Short-Term Folate Supplementation in Physiological Doses Has No Effect on ESR1 and MLH1 Methylation in Colonic Mucosa of Individuals with AdenomaAl-Ghnaniem Abbadi R.a · Emery P.a · Pufulete M.a, b
aDiabetes and Nutritional Sciences Division, King’s College London, London, and bClinical Trials and Evaluation Unit, School of Clinical Sciences, University of Bristol, Bristol Royal Infirmary, Bristol, UK
Background/Aims: Low folate intake may increase risk of colorectal cancer by altering gene-specific methylation in the colon. We determined whether supplementation with physiological doses of folate could alter methylation in the oestrogen receptor 1 (ESR1) and mutL homolog 1 (MLH1) genes in colonic mucosa of subjects with colorectal adenoma. Methods: This was a randomised, double-blind, placebo-controlled trial. Subjects received either 400 µg/day folic acid (n = 15) or placebo (n = 14) for 10 weeks. Blood and colonic tissue samples were collected at baseline and after intervention to determine biomarkers of folate and vitamin B12 status, MTHFR C677T and MS A2756G genotypes, and ESR1 and MLH1 methylation. Results: Although serum and red cell folate increased (p < 0.001 vs. placebo) and plasma homocysteine decreased (p = 0018 vs. placebo) in the folic acid group, there were no significant changes in ESR1 (p = 0.649 vs. placebo) or MLH1 (p = 0.211 vs. placebo) methylation. There was a significant effect of gender on ESR1 methylation (p = 0.004) and significant gender and genotype (MTHFR C677T and MS A2756G) interactions (p = 0.04 and p = 0.014, respectively) that were independent of treatment group allocation. Conclusions: Short-term folate supplementation in physiological doses decreases plasma homocysteine but has no effect on ESR1 and MLH1 methylation in colonic mucosa of individuals with adenoma. Further studies to investigate the interactions between gender, genotype and DNA methylation suggested in this study are warranted.
Copyright © 2013 S. Karger AG, Basel
A low folate status may increase the risk of colorectal cancer  by altering normal patterns of DNA methylation . Colorectal cancer is characterised by a genome-wide decrease in methylation (hypomethylation)  and an increase in methylation in CpG islands located in the promoter regions of tumour suppressor genes (hypermethylation) , which leads to transcriptional silencing [5,6,7]. Folate deficiency may precipitate these changes, since folate (as 5-methyltetrahydrofolate) is a methyl donor in the methylation cycle, which involves the remethylation of homocysteine to methionine and maintenance of biological methylation reactions. Common polymorphisms in genes involved in the methylation cycle [including methylenetetrahydrofolate reductase (MTHFR) and methionine synthase (MS)] are known to influence DNA methylation and risk of colorectal cancer .
Evidence suggests that folate plays a dual role in colorectal cancer, with suboptimal intakes increasing risk of neoplastic transformation in the normal colon, and high intakes promoting tumour growth in the context of established premalignant lesions . The majority of folate chemopreventive trials have used individuals with colorectal adenoma (a premalignant lesion that is the precursor of cancer), but only after the adenoma/s had been removed. This would avoid the potential for folate to promote existing tumour growth, but possibly reduce the risk of new adenoma formation by preventing deleterious changes to DNA methylation.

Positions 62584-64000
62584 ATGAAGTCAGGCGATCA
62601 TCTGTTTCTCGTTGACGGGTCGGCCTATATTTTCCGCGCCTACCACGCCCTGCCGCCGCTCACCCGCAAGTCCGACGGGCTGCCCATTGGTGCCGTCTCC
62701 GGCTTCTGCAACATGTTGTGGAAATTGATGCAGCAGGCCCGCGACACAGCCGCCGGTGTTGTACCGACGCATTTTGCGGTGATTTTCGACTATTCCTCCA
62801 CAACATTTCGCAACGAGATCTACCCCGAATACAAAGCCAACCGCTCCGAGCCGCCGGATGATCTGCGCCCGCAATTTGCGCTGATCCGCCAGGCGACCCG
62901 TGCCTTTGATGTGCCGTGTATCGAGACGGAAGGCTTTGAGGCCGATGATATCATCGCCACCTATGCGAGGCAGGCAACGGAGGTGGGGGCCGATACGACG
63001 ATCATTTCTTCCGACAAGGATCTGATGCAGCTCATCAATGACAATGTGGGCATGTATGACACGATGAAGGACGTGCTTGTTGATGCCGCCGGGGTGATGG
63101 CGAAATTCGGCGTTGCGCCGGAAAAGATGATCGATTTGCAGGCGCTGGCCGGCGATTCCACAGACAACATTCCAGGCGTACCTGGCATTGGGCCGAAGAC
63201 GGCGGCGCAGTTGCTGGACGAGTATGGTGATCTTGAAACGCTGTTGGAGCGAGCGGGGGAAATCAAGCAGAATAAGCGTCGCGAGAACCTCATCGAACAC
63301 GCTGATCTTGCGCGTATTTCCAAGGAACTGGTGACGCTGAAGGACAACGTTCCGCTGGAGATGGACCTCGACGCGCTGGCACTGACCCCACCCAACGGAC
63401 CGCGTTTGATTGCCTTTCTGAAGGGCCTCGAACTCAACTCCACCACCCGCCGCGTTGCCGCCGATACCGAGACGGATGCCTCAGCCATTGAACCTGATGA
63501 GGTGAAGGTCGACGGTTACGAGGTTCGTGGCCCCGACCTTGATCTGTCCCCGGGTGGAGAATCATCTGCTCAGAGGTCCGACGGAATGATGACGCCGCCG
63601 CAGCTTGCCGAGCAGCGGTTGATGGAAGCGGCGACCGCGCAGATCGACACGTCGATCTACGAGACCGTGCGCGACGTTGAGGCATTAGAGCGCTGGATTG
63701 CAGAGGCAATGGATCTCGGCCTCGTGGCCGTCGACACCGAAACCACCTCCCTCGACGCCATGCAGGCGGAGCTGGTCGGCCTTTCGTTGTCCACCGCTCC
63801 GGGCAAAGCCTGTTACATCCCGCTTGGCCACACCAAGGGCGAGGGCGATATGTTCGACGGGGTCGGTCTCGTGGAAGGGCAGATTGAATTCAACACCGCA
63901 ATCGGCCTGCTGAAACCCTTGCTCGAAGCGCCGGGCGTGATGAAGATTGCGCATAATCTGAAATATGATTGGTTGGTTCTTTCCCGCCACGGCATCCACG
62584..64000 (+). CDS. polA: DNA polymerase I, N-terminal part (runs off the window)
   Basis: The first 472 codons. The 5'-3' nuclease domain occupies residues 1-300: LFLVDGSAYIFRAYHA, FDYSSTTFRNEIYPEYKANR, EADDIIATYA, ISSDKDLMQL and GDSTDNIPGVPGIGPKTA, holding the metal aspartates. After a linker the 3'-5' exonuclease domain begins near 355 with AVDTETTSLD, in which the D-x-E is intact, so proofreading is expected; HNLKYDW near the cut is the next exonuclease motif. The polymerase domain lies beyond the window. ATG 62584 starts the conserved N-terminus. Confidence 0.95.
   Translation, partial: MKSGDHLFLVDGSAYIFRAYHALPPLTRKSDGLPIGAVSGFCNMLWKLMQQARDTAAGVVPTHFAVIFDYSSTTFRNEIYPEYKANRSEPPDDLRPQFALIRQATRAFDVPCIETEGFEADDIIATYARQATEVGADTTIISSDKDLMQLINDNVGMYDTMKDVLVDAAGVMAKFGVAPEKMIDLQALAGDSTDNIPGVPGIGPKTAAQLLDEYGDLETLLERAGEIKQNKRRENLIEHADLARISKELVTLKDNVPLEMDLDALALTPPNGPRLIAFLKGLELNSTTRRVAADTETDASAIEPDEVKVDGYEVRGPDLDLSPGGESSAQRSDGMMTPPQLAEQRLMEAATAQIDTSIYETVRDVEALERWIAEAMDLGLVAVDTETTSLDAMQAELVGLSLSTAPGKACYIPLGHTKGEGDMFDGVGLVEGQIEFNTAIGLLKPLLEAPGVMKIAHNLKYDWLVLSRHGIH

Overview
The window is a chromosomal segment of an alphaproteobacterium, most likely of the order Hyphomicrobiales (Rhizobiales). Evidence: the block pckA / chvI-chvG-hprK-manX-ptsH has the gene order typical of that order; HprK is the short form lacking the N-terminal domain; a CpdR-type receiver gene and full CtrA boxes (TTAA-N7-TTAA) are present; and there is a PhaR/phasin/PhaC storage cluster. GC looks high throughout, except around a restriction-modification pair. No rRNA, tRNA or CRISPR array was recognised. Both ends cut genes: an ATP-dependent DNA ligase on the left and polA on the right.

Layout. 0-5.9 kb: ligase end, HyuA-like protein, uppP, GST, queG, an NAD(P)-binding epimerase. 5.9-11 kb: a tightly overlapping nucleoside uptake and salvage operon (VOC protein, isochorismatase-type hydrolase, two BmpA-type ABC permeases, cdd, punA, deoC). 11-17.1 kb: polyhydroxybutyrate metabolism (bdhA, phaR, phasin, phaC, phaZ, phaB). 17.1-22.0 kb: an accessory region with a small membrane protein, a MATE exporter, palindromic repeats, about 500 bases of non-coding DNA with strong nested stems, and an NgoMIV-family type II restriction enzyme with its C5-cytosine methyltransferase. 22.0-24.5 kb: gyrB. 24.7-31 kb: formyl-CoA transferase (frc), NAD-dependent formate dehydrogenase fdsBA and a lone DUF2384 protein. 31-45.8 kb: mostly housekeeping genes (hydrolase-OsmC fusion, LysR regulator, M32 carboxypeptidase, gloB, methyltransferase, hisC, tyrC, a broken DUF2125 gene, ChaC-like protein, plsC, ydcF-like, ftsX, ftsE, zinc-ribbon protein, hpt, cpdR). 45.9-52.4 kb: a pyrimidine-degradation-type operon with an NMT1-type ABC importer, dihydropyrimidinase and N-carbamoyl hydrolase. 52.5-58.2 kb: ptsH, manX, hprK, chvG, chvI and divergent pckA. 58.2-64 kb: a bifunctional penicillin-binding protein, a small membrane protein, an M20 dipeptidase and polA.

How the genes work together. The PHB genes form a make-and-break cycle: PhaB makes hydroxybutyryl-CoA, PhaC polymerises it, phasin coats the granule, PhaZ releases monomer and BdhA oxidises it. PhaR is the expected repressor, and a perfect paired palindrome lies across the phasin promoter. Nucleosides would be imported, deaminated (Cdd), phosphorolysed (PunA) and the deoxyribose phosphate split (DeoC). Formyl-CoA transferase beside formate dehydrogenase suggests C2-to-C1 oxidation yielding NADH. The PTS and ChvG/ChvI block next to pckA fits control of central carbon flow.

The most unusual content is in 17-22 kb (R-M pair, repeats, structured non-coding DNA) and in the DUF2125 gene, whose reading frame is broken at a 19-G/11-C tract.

Randomised controlled trials (RCTs) in subjects with adenoma suggest that pharmacological (1–10 mg/day) [10,11,12] and physiological (400 µg/day)  intakes of folic acid can increase genomic DNA methylation in colonic mucosa, although results have been inconsistent. There are two RCTs that have investigated the influence of pharmacological intakes of folic acid (1 and 5 mg/day) on gene-specific methylation; one showed no effect after 3 years of supplementation , and the other suggested an increase in methylation in the folate-supplemented group at 6 months, although this was not significant . However, these RCTs are not definitive; one coincided with the start of the folate fortification programme in the USA, which resulted in an increase in plasma folate and decrease in plasma homocysteine in the placebo group over time , while the other used a high dose of folic acid (5 mg/day), which does not reflect normal intake and, based on evidence from animal studies, may have unexpected effects. There have been no trials assessing the impact of a physiological dose of folate on gene-specific methylation. The aim of the present study was to determine whether supplementation with a physiological dose of folate (400 µg/day) could alter methylation of CpG sites in the promoter regions of the oestrogen receptor 1 (ESR1) and mutL homolog 1 (MLH1) genes in normal-appearing mucosa of subjects with adenoma and adequate folate status. ESR1 mediates the biological function of the steroid hormone 17β-oestradiol, which is a critical regulator of growth, differentiation and function in a wide variety of tissues including colonic epithelium. MLH1 is a mismatch repair (MMR) gene that recognises and repairs errors that occur during DNA replication. These genes were chosen because they display increased methylation in colorectal tumours [16,17] and normal-appearing colorectal mucosa of individuals with and without colorectal neoplasia [16,18,19,20].